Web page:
Koreans’ changing perceptions on marriage“Koreans do not seem to lead a happy life. I don’t want my child to inherit my financial status and unhappiness.”
Some quotes. . .
The economist Woo believes that only drastic government action, such as raising the minimum wage, expanding welfare and generating more jobs for youth, could ease the burden.
“Unless the government reforms the social structure that passes the responsibility of child-bearing along to individuals and families, the marriage and birth rate will only continue to fall,” he said.
And this quote. . .
The number of children the average Korean woman can expect to have during her lifetime ― the fertility rate ― currently stands at 1.25, the lowest among OECD countries.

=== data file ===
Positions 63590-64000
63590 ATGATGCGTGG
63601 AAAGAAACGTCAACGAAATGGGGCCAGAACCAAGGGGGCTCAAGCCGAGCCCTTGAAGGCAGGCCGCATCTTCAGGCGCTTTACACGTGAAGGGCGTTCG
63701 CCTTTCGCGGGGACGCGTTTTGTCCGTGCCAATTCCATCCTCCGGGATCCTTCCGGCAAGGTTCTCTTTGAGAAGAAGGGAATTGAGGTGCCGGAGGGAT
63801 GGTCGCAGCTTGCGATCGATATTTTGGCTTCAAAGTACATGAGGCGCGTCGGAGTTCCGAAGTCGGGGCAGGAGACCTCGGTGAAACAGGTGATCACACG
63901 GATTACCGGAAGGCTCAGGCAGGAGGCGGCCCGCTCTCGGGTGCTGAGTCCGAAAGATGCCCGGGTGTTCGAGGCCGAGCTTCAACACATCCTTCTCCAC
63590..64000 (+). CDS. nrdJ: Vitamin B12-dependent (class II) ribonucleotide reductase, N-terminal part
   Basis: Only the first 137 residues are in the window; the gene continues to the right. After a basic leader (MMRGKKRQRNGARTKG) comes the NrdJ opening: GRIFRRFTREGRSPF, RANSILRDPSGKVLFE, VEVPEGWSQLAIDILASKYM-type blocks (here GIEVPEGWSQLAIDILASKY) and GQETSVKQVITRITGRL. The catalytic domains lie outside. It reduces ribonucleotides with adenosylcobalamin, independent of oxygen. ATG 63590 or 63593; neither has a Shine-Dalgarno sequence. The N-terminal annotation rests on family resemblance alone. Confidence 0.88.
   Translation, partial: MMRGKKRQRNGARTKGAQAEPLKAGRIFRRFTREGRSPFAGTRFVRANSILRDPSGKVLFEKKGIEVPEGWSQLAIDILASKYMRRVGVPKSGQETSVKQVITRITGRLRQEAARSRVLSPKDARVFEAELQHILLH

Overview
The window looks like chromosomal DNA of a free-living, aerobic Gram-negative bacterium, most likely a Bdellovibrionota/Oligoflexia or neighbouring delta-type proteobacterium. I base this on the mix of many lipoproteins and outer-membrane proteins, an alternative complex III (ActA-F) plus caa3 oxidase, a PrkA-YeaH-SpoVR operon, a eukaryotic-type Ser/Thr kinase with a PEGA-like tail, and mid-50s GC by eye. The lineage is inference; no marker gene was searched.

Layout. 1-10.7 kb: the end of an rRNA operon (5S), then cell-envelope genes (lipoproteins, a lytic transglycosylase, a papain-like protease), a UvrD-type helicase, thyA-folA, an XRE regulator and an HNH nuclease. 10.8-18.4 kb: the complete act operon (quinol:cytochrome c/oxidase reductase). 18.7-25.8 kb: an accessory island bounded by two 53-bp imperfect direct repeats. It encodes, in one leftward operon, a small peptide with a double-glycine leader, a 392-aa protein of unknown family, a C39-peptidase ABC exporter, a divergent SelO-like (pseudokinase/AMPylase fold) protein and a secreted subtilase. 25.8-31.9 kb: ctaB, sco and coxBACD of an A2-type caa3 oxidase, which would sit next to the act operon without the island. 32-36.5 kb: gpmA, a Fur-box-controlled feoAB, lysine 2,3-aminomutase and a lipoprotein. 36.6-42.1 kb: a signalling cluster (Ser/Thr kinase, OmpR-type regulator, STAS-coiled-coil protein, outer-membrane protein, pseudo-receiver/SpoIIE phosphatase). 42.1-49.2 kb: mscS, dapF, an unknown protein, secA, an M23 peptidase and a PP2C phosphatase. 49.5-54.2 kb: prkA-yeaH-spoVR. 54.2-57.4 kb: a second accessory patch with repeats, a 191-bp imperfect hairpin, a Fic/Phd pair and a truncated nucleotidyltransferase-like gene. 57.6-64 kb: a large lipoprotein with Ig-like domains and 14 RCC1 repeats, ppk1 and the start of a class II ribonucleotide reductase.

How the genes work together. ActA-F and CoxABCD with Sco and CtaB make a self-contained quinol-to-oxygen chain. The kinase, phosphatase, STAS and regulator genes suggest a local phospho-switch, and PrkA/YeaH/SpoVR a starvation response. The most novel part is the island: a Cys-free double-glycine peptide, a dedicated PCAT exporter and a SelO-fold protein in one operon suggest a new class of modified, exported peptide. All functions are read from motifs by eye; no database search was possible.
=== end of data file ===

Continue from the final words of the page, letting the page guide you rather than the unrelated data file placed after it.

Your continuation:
Cho Sung-ho, an associate research fellow at KIHSA, pointed out that non-marriage means no childbirth in Korean society.
“In Korea, having a baby out of wedlock is socially not acceptable,” Cho said.
“The low birth rate will reduce the working population, and this, in turn, will lower the tax revenues needed to support the fast-aging society,” she added.
“As a result, the entire society could collapse.”
And good news for single parents. . .
A government survey released last year showed that nearly half of Koreans over the age of 13 advocated cohabitation without marriage. In an even more drastic departure from tradition, 22.5 percent of respondents gave the nod to having a baby without marriage.
According to sociology professor Koo Jeong-woo at Sungkyunkwan University, the trend is a sign of changes in the fundamental values that govern the lives of Koreans.
And another article. . .